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Fundamental Afternoon Wrap: What happened to the sequester?

This weeks final institutional research wrap sees a focus on the weak European PMIs and a surprising lack of content on the US sequester which looks set to come into play. Elsewhere, GBP/USD looks set to continue its nose dive, with 1.40 looking like a viable target.


Michaela Moran of BAML comments that she is currently revising her EU GDP projections and now expects GDP to contract by 0.5% in 2013 and inflatyion to stand at 1.8%. Meanwhile Brown Brothers Harriman analysts note that poor European PMIs have been the main driver today, with the US sequester and Italian political stalemate seemingly pushed to the background. They add that the euro, which had edged up to $1.31 in late Asia/early Europe, was sold on the PMIs and returned to the week's low near $1.3020.

Meanwhile Jim Reid of Deutsche Bank notes that Italian yields have declined on hopes that a coalition government can be formed, with the most probably paring being between Bersani and Berlusconi. However he adds that reports have surfaced claiming that the latter is under investigation on suspicion of bribing a senator to change sides in parliament, although his lawyer has denied the claim. Kit Juckes of SocGen notes that the only good news today for Europe is in the BTP market which for now is holding up so that EURs decline is in relative isolation.


Michaela Moran of BAML believes that the BoE QE call in March will be especially close and her central expectations is that the BoE will leave QE on hold until March, but after the 6-3 vote in February, the vote will be close. Brown Brothers Harriman analysts note that a terrible UK PMI reading saw sterling plunge to touch 1.50. Kit Juckes of SocGen writes, “GBP/USD heading towards 1.40” following the awful PMI reading and he feels that the economy is flirting with a return to recession and monetary policy being out of juice.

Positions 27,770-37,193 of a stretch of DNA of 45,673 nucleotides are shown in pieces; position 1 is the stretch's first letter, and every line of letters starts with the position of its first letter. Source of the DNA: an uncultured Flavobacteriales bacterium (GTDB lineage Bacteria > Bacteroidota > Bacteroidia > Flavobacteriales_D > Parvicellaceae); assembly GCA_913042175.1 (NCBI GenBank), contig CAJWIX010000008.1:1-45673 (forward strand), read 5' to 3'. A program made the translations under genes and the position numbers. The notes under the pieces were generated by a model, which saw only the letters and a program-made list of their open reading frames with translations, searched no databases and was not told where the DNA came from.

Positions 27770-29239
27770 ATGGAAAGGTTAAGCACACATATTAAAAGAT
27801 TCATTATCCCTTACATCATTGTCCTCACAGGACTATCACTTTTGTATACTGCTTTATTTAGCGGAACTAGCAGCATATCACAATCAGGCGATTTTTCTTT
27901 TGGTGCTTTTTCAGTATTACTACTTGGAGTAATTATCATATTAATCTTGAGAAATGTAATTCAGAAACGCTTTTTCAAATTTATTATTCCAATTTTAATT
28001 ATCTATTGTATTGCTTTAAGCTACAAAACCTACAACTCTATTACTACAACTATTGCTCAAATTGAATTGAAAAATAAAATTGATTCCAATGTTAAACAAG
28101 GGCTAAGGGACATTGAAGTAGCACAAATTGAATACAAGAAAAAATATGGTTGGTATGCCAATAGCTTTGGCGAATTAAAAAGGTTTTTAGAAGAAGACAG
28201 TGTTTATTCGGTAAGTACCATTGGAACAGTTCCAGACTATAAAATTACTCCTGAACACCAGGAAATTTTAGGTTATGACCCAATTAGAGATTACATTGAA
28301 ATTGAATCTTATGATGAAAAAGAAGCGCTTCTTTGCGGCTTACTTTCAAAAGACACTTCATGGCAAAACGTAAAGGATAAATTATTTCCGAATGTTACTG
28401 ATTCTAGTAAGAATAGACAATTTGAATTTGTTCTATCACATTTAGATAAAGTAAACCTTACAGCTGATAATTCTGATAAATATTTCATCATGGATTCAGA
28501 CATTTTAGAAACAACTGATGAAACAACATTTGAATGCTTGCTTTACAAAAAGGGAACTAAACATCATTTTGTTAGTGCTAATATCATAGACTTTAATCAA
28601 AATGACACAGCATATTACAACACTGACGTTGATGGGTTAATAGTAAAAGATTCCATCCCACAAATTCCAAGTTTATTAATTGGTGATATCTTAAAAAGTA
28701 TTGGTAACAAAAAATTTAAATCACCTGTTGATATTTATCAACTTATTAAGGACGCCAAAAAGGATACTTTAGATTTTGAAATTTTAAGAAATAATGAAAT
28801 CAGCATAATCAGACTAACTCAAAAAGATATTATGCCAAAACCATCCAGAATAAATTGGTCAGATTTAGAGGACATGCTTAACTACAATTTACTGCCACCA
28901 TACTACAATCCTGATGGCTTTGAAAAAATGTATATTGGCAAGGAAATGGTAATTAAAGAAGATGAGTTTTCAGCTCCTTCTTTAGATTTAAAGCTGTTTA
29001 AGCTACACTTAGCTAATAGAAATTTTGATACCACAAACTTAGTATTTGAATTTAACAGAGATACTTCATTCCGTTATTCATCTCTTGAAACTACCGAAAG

Michaela Moran of BAML notes that while recession seems to be loosening its grip on Europe, across the pond, growth prospects are deteriorating and she expects most of the US fiscal sequester to remain in place. She comments on the growing bond bubble and notes that there is a risk of a 1994 sized bond sell off when the Fed exits QE, but in the short term she sees little reason to deter further asset buying today. Jim Reid of Deutsche Bank notes reports that President Obama has invited congressional leaders for a White House meeting today, but expectations for a meeting are low.

Session Recap: Broad gains for the dollar

The US dollar remains buoyed on Friday as soft global data and the 'sequester' have contributed to the market's cautious mood and benefited the USD for its safe-haven role. US political leaders failed to reach an agreement on alternative budget savings triggering automatic spending cuts. The euro fell below the 1.3000 mark and hit a fresh yearly low at 1.2983, while the pound is among the worst performers, having fallen to a 31-month low of 1.4997 weighed by weaker-than-expected US data. Meanwhile, the CAD found some support from Canadian GDP readings and reversed losses against the greenback. The Aussie and the yen are slightly lower.
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Forex: EUR/USD extends losses to fresh 7-week low

The shared currency has extended its decline versus the dollar, as the US currency continues to capitalize risk-off flows. EUR/USD broke below the 1.3000 mark at the beginning of the New York session and has been moving steadily to the downside ever since.
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